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Proposed Climate Change Rules At Odds With U.S. Opponents


President Obama heads to Paris today for the international Summit on climate change. Nearly 200 countries will be represented there and many have already pledged to cut their emissions of greenhouse gases. Despite that growing international consensus, climate politics are still deeply divided here in the U.S. NPR's Scott Horsley reports.

SCOTT HORSLEY, BYLINE: Climate negotiators have been laying the groundwork for this Paris summit for months. President Obama says it's important to get buy-in from as many countries as possible.


BARACK OBAMA: Sometimes back home, critics will argue there's no point in us doing something about getting our house in order when it comes to climate change because other countries won't do anything.

HORSLEY: Obama says the momentum heading into the Paris summit undercuts that argument. Already, there are promises to significantly curb heat-trapping gases from countries responsible for 90 percent of the world's carbon pollution. The United States is leading that charge. Under Obama, the U.S. has set new rules for energy efficiency, invested in cleaner forms of electricity and most importantly had the EPA set limits on pollution from coal-fired power plants.


OBAMA: If we're going to prevent large parts of this Earth from becoming not only inhospitable but uninhabitable in our lifetimes, we're going to have to keep some fossil fuels in the ground rather than burn them and release more dangerous pollution into the sky. As long as I'm president of the United States, America is going to hold ourselves to the same high standards to which we hold the rest of the world.

HORSLEY: But Obama is only going to be president for about one more year. His climate initiatives could be reversed by a future Republican president. And Republican Senate leader Mitch McConnell, who represents the coal-rich state of Kentucky, has openly encouraged states to defy the EPA rule on power plants.


MITCH MCCONNELL: In Kentucky, these regulations would likely mean fewer jobs, shuttered power plants, higher electricity cost for families and businesses.

HORSLEY: The power plants rules were drafted under the decades-old Clean Air Act, which critics say was never intended to regulate greenhouse gases. The Supreme Court disagreed, but opponents have filed numerous lawsuits challenging the rules. And Jeffrey Holmstead, who represents coal and electric companies, says the rules are more vulnerable than they would have been had Obama succeeded in passing climate legislation.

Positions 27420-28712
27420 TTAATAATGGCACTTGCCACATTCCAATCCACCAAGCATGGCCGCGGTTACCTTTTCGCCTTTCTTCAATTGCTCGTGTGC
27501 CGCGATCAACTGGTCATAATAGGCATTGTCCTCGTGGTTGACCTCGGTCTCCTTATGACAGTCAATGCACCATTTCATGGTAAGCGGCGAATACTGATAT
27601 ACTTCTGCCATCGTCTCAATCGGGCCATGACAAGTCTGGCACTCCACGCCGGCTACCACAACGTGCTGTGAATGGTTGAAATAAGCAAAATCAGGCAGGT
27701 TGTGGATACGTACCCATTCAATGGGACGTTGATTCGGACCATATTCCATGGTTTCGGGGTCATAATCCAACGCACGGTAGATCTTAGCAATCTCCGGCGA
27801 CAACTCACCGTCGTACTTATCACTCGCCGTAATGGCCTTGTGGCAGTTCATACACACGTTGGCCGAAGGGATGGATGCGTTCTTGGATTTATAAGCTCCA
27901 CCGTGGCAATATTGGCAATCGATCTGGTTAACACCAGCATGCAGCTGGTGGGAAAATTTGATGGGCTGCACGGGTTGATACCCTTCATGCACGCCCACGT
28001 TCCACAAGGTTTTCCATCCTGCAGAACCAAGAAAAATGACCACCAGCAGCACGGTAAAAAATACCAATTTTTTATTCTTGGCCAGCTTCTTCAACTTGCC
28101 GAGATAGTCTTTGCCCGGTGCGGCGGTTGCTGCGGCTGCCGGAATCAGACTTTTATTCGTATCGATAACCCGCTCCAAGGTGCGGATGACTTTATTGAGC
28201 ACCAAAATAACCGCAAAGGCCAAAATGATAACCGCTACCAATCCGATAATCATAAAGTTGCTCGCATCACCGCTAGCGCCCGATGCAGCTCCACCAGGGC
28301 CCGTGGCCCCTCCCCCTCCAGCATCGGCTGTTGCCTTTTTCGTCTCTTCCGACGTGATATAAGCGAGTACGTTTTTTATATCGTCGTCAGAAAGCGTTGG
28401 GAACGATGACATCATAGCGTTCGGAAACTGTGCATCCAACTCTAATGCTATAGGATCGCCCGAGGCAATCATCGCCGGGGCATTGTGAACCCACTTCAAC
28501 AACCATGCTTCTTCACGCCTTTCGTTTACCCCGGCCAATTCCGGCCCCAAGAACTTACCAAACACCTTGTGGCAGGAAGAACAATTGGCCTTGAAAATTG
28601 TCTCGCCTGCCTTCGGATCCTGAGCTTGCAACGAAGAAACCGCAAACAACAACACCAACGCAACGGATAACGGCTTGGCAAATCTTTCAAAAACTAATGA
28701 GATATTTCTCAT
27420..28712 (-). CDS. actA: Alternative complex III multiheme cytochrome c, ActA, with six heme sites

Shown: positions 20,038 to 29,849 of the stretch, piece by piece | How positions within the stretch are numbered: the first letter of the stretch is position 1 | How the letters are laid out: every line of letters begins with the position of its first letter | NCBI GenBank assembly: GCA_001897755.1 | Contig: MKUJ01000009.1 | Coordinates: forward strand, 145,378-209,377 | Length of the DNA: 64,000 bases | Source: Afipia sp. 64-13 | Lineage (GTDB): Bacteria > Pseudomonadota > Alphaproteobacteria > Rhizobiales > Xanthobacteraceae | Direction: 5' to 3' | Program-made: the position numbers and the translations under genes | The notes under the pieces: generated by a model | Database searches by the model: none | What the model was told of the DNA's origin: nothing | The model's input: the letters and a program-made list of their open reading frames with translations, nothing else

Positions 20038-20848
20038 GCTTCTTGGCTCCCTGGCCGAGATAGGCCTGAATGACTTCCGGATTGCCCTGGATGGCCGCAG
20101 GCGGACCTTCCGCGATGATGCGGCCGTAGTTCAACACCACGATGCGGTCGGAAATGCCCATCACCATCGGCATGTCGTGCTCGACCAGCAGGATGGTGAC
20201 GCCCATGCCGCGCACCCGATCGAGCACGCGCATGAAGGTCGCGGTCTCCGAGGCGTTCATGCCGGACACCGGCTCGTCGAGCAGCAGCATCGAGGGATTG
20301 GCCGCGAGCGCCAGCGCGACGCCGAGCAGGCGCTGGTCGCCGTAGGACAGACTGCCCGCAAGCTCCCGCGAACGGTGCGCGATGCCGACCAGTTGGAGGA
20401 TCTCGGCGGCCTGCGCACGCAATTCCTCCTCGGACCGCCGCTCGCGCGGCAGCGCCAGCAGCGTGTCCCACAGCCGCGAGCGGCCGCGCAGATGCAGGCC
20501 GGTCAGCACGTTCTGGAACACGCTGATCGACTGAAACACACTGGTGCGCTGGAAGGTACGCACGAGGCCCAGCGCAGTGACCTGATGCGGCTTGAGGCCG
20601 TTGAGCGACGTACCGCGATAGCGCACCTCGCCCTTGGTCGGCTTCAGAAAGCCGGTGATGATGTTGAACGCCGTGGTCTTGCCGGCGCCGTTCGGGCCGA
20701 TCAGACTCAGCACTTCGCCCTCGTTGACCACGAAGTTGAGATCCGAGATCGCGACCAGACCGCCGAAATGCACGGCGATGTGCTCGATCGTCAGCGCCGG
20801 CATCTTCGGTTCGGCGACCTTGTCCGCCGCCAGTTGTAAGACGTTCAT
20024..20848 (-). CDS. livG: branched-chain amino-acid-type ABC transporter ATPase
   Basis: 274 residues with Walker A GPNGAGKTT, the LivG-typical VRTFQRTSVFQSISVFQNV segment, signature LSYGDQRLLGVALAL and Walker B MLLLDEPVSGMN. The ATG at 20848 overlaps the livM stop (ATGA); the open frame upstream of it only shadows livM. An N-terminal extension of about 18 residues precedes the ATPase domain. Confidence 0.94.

JEFFREY HOLMSTEAD: No matter how much the president may want it, if it's not been authorized by Congress it won't stand up in court.

HORSLEY: Republicans in Congress are also threatening to block funding to address climate change internationally. Holmstead says that could be a stumbling block in Paris where wealthy countries will be asked to help less developed nations adjust to a low-carbon future.

HOLMSTEAD: I think there's a lot of questions about whether there's really the willingness or even the ability to provide the kind of sums that people are talking about now.

HORSLEY: Obama insists wealthy countries are already well on their way towards meeting an earlier goal to help poor countries deal with climate change. He says that's a good investment. The White House is acutely aware of the political opposition here at home. That's why any agreement in Paris will not take the shape of a treaty so it doesn't require Senate ratification. At the same time, the administration is hoping for what it calls a durable agreement to cut carbon emissions, one that would give private investors confidence to keep pushing for less polluting forms of power.


OBAMA: Our biggest and most successful businesses are going all in on clean energy and thanks in part to the investments we've made. There are already parts of America where clean power from the wind or the sun is finally cheaper than dirtier, conventional power.

HORSLEY: Even as the president huddles with other world leaders, though, surveys by the Pew Research Center suggests Americans are more divided about the urgency of dealing with climate change than most of the rest of the world. That means some of Obama's climate initiatives could expire with a shift in the political winds. Scott Horsley, NPR News, the White House. Transcript provided by NPR, Copyright NPR.

Scott Horsley is NPR's Chief Economics Correspondent. He reports on ups and downs in the national economy as well as fault lines between booming and busting communities.